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Contemporary Notables of the name Quartermain (post 1700)


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Contemporary Notables of the name Quartermain (post 1700)



  • Pat Quartermain (b. 1937), former English footballer
  • Dr. Robert Allan Quartermain M.Sc., P.Geo., D.Sc (b. 1956), Canadian Chairmen and CEO, Pretivm Resources, Chapter 150 Member, Trans Canada Trail
  • Joel Quartermain (b. 1977), Australian guitarist, back-up singer, recording drummer and pianist
  • Stephen William Quartermain (b. 1962), Australian television personality and sports journalist

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Quartermain Family Crest Products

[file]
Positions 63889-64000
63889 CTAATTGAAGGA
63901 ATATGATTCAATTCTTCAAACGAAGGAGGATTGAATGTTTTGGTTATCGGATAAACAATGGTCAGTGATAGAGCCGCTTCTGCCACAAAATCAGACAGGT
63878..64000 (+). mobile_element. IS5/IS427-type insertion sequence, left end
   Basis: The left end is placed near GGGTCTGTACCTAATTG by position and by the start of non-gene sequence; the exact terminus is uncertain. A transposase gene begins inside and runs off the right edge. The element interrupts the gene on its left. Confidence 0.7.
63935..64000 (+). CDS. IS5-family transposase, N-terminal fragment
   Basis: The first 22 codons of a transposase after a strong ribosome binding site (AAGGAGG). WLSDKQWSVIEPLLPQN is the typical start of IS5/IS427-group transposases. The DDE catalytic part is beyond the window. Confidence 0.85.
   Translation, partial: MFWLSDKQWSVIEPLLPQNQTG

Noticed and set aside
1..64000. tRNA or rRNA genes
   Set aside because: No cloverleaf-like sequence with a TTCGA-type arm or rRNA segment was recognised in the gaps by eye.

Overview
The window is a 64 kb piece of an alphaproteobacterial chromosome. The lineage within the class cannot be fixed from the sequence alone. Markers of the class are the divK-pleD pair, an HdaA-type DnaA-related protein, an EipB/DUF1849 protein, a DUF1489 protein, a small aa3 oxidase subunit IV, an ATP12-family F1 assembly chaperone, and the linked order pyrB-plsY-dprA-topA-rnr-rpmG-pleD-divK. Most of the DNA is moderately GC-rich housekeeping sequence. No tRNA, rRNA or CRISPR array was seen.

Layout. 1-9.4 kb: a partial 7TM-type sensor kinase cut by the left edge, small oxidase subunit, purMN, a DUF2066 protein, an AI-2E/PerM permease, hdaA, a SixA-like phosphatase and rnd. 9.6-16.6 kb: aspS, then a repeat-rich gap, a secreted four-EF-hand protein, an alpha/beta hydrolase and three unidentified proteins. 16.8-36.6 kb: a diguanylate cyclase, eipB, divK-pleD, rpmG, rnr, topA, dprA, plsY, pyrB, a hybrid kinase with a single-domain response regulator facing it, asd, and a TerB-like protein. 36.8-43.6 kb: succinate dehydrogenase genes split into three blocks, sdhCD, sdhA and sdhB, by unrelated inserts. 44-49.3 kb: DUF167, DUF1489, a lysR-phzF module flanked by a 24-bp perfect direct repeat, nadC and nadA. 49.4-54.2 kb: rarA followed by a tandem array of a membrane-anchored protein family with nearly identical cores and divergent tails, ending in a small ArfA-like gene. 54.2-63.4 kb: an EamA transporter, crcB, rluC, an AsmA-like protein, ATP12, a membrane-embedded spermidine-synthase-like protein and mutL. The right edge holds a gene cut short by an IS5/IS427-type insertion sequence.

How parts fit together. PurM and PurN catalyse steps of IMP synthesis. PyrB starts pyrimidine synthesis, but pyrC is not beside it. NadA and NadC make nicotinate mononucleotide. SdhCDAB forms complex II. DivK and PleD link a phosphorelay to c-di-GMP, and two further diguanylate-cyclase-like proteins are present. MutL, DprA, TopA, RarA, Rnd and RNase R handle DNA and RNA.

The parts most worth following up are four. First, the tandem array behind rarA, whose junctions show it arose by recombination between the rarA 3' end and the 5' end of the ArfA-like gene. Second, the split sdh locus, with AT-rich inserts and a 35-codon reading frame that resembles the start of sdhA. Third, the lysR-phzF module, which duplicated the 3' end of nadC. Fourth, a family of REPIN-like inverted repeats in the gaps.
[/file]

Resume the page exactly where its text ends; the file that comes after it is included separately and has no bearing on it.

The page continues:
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Quartermain Family Crest Products




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See Also


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See Also




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Citations


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Citations



  1. ^ Lowe, Mark Anthony, Patronymica Britannica, A Dictionary of Family Names of the United Kingdom. London: John Russel Smith, 1860. Print.
  2. ^ Bardsley, C.W, A Dictionary of English and Welsh Surnames: With Special American Instances. Wiltshire: Heraldry Today, 1901. Print. (ISBN 0-900455-44-6)
  3. ^ Lewis, Samuel, A Topographical Dictionary of England. Institute of Historical Research, 1848, Print.

Other References

  1. Innes, Thomas and Learney. The Tartans of the Clans and Families of Scotland 1st Edition. Edinburgh: W & A. K. Johnston Limited, 1938. Print.